In summary, there is considerable overlap between axonal GBS and AIDP with secondary axonal degeneration; the 2 can sometimes only be distinguished through detailed autopsy studies.

AMAN and its connection with nodo-paranodopathies

In 1991, McKhann et al.48 described a syndrome of acute flaccid paralysis occurring in summertime in rural areas of northern China. While it was considered a purely motor syndrome, many patients presented pain and meningeal signs. Findings from the first 10 fatal cases of acute flaccid paralysis identified 3 main patterns: 1) 5 cases presenting Wallerian degeneration of the ventral spinal roots and peripheral nerve motor fibres; 2) 3 cases with inflammatory demyelination; and 3) 2 cases without pathogenic lesions.49 The term AMAN was coined to refer to the axonal form. With great precision, the authors described how lesions in AMAN initially appear in the proximal or intermediate section of the ventral root, and increase distally to the point at which the root exits through the dura, where degeneration affects 80% of fibres. Patient serum samples collected in the first 10 days of progression displayed antibodies targeting Campylobacter jejuni in 90% of cases; this pathogenic association had previously been described a decade earlier.50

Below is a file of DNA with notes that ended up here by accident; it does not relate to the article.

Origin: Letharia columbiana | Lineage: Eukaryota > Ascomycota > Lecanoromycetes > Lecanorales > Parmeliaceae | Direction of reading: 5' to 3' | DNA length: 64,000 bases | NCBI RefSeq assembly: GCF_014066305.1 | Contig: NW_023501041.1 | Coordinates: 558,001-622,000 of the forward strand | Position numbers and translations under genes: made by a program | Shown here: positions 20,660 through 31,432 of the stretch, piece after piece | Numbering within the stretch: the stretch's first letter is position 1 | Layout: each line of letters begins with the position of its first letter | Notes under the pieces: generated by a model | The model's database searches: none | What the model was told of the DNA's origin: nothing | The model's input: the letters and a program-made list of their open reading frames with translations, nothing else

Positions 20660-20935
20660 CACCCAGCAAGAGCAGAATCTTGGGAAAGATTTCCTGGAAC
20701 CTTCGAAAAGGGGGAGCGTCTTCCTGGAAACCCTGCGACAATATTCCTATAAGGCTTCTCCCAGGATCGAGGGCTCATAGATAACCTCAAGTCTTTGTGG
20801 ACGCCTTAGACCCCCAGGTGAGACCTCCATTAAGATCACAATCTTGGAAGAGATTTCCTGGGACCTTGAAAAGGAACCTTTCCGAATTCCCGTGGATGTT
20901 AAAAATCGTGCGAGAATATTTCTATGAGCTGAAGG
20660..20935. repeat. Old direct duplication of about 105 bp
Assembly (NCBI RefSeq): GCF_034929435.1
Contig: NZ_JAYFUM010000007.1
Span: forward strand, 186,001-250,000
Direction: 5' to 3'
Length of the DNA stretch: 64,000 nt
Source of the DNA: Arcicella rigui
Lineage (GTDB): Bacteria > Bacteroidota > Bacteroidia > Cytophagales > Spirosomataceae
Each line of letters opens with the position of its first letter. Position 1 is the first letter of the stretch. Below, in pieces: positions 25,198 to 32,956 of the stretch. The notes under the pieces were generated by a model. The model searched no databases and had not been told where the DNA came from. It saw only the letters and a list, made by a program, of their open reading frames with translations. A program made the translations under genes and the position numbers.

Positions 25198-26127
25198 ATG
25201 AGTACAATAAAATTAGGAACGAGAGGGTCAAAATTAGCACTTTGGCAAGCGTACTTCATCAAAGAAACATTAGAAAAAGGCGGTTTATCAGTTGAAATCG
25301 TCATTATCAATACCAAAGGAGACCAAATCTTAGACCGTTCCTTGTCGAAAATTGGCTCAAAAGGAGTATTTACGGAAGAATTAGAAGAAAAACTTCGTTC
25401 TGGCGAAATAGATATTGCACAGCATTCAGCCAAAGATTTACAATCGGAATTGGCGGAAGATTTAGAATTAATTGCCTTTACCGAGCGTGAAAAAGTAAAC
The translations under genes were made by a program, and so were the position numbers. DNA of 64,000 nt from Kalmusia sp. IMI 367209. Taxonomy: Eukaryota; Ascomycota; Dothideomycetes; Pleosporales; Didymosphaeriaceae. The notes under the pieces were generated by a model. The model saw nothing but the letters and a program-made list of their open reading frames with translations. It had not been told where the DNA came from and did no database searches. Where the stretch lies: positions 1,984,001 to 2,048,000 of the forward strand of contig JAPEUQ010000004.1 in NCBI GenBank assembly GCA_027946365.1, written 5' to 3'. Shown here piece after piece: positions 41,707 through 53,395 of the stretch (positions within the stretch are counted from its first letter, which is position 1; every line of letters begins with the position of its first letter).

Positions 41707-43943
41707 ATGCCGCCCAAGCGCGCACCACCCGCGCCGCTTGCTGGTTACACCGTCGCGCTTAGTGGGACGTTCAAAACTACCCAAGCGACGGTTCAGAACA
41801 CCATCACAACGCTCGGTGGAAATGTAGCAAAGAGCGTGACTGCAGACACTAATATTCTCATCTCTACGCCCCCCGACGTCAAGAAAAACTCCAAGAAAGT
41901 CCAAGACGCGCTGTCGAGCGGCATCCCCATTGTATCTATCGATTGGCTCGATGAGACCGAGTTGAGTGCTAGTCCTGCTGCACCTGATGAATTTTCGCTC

In a subsequent series of studies, Prof Jack Griffin’s research group completed the histological and immunopathological description of acute flaccid paralysis, performing an additional 12 autopsy studies.41,51–55 Once more, the researchers distinguished 3 basic neuropathological patterns: axonal in 6 cases (3 AMAN and 3 AMSAN), AIDP in 3, and minimal changes in 3 cases. They proposed that AMAN was a new syndrome caused by an autoimmune attack against the nodal axolemma of motor fibres, mediated by antiganglioside antibodies and complement activation.54 Over the last 2 decades, the pathogenic relationship between ganglioside and GBS has been an important area of research (1006 search results on PubMed as of 27 April 2018); it has recently been addressed in several reviews.3,9,56–58

Advances in the understanding of the molecular architecture of nerve fibres and the discovery of nodal and paranodal target antigens59 has led to the emergence of a new pathophysiology of autoimmune neuropathies, and the concept of nodo-paranodopathies.60–64 In AMAN, the autoimmune attack against epitopes at nodes of Ranvier has the following consequences: 1) alteration of sodium-gated channels, which may be associated with reversible conduction failure without accompanying demyelination, in which case consecutive neurophysiological studies should be performed; 2) macrophage invasion of the node region, potentially causing dysfunction of paranodal axo-glial junctions with disruption of the paranodal myelin; and 3) massive Ca++ influx into the axoplasm with active axonal degeneration when the membrane attack complex reaches a critical level.

The concept of nodo-paranodopathies enables novel pathogenic perspectives, which are of great importance when interpreting the neurophysiological alterations occurring in GBS.

“Pure” motor Guillain-Barré syndrome: exclusively a motor and axonal condition?

Since the original description of the disease,65 GBS has been known to manifest with mainly motor symptoms.